Mature individuals spawned out their all gametes once during +1d to +3d, and ♂[○] alone bore small, growing oocytes in its gonad at each spawning time. These facts indicate that the sex changed from male to female during the interval between the first and second spawnings. In addition, the occurrence of the inverse change from female to male during the same interval is considered based on the following reasons. First, mature ♀ individuals had proliferating spermatogonia at the time of the first spawning, and second, in both 1992 and 1993, the total percentage of fertile individuals on +1d of the second spawning periods was approximately equal to that of the first (Fig. 5B–C). Furthermore, some of the ♀ individuals at the second spawning may work as ♂ at the third again. This possibility is based on the observations that first, five of nine ♀ individuals that were collected on +1d of the second spawning period of 1992 had started spermatogonia multiplication, and second, the ♂ individuals percentage on +1d of the third period was higher than that of the previous period in spite of a decrease in the total percentage of ♂, ♂[○], and ♀ (Fig. 5B). In summary, some of P. ooplax changed their sex from male to female or in the reverse direction during the main spawning season. Furthermore, there is the possibility for a male to become female and again male during the one breeding season.
Histological observations of the gonad of specimens collected on 16 July (+1d), 1992 showed that five of ten ♂ and ♀ individuals had proliferating spermatogonia, three only a few, and the remainder of two not. On the same day, ♂[○] showed an early growth stage of oocytes. These facts indicate that the period from the onset of spermatogonia proliferation to sperm release was two weeks, and that the period from initiation of oocytes growth to egg shedding was probably slightly longer than two weeks. The gametogenesis period before the main spawning season was a maximum of two months (61 days) in 1992, because an increase in the gonad index began between the two collection days, 26 May and 28 June, and many individuals spawned first on 25 July.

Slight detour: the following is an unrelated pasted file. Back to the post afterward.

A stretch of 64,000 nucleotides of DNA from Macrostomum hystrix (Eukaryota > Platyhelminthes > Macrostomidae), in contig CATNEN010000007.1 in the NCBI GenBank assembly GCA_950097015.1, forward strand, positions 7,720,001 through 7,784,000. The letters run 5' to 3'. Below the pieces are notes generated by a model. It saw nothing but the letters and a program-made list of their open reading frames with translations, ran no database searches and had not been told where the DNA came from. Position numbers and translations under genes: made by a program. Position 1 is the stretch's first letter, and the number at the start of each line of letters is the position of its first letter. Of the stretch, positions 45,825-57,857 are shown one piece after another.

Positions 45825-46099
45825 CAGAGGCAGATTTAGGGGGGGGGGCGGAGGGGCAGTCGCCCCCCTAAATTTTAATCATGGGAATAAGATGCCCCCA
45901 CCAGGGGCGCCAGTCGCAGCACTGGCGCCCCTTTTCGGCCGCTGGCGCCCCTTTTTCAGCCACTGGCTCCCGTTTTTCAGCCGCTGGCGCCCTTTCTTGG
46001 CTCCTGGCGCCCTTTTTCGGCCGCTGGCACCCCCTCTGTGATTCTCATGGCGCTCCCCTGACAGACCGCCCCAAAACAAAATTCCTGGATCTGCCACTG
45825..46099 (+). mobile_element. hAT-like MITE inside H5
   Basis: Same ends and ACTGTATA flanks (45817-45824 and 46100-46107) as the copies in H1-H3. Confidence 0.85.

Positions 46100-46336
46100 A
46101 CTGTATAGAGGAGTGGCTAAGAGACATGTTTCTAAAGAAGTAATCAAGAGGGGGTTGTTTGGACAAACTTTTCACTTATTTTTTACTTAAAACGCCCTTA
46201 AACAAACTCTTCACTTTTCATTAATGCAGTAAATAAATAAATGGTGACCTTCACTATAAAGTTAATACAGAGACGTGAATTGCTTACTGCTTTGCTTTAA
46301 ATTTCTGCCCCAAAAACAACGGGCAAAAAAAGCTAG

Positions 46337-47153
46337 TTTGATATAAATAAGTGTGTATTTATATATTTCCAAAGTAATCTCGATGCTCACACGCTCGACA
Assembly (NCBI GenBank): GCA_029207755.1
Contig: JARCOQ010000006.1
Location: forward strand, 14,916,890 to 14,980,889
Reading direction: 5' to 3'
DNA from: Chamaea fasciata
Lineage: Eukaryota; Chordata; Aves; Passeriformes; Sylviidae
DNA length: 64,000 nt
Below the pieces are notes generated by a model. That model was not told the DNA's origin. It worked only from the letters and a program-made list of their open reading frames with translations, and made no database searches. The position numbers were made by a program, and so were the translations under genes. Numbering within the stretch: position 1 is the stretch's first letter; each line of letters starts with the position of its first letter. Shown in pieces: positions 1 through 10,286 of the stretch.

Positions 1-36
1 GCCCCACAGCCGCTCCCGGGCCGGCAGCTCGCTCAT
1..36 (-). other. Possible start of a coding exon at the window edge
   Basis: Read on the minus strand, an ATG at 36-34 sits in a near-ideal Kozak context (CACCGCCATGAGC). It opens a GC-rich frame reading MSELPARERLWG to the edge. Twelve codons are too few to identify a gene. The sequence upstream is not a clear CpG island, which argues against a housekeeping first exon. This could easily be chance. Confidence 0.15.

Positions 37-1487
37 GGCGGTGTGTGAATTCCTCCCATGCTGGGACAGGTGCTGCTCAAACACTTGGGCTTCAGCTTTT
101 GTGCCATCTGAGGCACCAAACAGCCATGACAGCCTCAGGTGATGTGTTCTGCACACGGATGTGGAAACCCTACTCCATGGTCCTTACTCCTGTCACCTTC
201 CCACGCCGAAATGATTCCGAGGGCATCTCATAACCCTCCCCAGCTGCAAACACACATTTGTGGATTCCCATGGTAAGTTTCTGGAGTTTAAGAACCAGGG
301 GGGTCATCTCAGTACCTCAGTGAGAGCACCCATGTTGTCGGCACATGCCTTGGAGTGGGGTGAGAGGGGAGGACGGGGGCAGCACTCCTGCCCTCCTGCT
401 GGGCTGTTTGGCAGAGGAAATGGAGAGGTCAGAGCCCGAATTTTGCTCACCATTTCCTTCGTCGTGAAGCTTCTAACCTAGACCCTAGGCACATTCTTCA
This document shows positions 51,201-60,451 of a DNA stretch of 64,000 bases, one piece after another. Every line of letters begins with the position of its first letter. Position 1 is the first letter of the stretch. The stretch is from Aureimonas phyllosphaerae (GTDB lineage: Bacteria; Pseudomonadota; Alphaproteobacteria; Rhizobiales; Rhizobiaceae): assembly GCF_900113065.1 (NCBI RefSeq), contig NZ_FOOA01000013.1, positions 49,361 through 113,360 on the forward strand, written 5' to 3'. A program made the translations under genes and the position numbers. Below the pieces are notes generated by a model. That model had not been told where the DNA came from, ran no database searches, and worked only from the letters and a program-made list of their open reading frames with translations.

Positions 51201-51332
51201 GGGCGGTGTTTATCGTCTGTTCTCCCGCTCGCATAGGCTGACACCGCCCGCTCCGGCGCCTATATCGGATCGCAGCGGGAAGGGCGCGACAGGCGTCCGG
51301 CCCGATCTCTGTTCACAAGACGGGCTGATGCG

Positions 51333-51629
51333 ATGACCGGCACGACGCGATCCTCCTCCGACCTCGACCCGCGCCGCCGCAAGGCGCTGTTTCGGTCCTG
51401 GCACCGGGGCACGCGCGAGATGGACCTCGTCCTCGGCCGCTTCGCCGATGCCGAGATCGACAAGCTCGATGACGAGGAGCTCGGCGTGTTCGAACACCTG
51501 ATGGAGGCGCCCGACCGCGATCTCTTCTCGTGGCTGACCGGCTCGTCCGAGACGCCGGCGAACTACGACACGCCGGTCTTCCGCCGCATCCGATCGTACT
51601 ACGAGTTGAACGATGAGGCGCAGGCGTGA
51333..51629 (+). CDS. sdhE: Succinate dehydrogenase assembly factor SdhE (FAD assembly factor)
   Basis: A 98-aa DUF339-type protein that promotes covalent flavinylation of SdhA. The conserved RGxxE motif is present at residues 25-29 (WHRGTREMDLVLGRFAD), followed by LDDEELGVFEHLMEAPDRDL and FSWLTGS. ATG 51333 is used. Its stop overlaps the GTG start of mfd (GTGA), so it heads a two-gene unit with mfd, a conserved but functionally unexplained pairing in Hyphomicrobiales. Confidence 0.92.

The present paper focuses on the spawning associated with the moon phases and sex change occurring during the interval between the spawnings. The spawning time of day in the field and in the laboratory were not ascertained. However, it is probable that the time was the two evenings of +1d and +2d, not the two mornings of +2d and +3d, since the occurrence of germinal vesicle migration was in the evening, and in summer the full tide is higher in the evening than in the morning, and the higher tidemark is more favorable for wide dispersal of the zygotes of intertidal animals. Indeed, the intertidal apodid P. rufescens spawns in the evening, presumably after the ebb tide began (Kubota and Tomari, 1998).